Air quality monitors in hospitals will warn patients and staff about pollution

Ross Lydall

Hospitals including Great Ormond Street and St Bartholomew’s are to be supplied with air quality monitors to warn patients and staff about toxic air alerts.

About a third of London’s 2,200 healthcare facilities are in areas where average levels of nitrogen dioxide exceed legal limits.

The monitors will initially be installed in 10 hospitals. They will also gather data about the effect of the ultra low emission zone, which launches in central London on April 8. The Ulez will charge the most polluting petrol and diesel vehicles from £12.50 a day to enter the congestion charge zone. It is due to be extended to the North and South Circular roads by October 2021.

Today’s initiative follows the launch of a pilot scheme fitting air monitors to the backpacks of school children. A total of 100 monitors, including some in cars, will gather data under the Breathe London project. They will give real-time information, enabling patients to be directed away from entrances where pollution is worst. “No idling” rules could be introduced for drivers.

Great Ormond Street children’s hospital in Bloomsbury and St Bartholomew’s, a specialist heart and cancer hospital in Smithfield, are in the Ulez zone and should see air quality improve as polluting vehicles are deterred by the 24/7 levy. Other hospitals in the pilot include the Royal London, the Royal Free, Newham hospital and Whipps Cross. Two other hospitals in the Ulez zone taking part are Guy’s at London Bridge and St Thomas’ in Lambeth.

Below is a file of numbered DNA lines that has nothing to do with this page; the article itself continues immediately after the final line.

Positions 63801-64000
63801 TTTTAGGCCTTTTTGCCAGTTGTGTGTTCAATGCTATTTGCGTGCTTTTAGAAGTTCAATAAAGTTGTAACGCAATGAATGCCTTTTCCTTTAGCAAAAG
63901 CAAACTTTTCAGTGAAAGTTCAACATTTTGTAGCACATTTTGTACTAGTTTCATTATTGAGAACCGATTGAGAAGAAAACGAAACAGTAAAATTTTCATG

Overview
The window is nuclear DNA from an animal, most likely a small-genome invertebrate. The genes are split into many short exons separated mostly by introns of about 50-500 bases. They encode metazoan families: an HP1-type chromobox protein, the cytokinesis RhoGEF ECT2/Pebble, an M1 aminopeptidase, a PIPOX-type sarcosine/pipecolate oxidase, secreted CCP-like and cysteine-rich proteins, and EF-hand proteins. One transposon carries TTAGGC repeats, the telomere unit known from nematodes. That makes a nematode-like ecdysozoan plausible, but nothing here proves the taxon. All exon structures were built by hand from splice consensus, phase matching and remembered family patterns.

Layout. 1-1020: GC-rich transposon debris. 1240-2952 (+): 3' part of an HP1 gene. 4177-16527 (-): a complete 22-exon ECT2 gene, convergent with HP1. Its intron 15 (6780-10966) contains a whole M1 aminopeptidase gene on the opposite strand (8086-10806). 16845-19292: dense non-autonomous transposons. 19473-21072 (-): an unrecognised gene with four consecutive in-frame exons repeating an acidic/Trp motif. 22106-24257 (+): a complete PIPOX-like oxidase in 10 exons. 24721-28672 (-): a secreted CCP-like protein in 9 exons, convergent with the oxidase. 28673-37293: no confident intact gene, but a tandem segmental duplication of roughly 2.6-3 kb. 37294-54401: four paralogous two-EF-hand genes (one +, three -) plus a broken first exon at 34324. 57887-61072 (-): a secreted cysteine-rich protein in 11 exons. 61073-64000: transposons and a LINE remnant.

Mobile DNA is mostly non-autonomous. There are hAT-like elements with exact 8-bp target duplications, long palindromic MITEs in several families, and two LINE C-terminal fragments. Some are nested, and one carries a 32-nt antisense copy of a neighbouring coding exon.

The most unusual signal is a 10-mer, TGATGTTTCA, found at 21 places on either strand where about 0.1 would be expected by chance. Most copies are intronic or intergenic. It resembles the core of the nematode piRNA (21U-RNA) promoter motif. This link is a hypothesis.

Air pollution exacerbates lung conditions and increases the risk of cardiovascular disease and stroke. Children and the elderly are most at risk.

A 2017 study by King’s College London and the UK Health Alliance on Climate Change found average levels of nitrogen dioxide exceed legal limits in 596 of 995 health facilities in inner London and in 130 of 1,244 in outer London. Mayor Sadiq Khan said: “I am working with London’s leading hospitals to install air pollution monitors and help find new ways to reduce pollution and protect patients.”

Gosh chief executive Matthew Shaw said: “As a specialist children’s hospital, we see a number of patients in our hospital who are impacted by air quality.

“The ability to get real time air quality data will mean patients and staff will be able to make informed decisions about how they can help reduce their exposure to poor quality air.”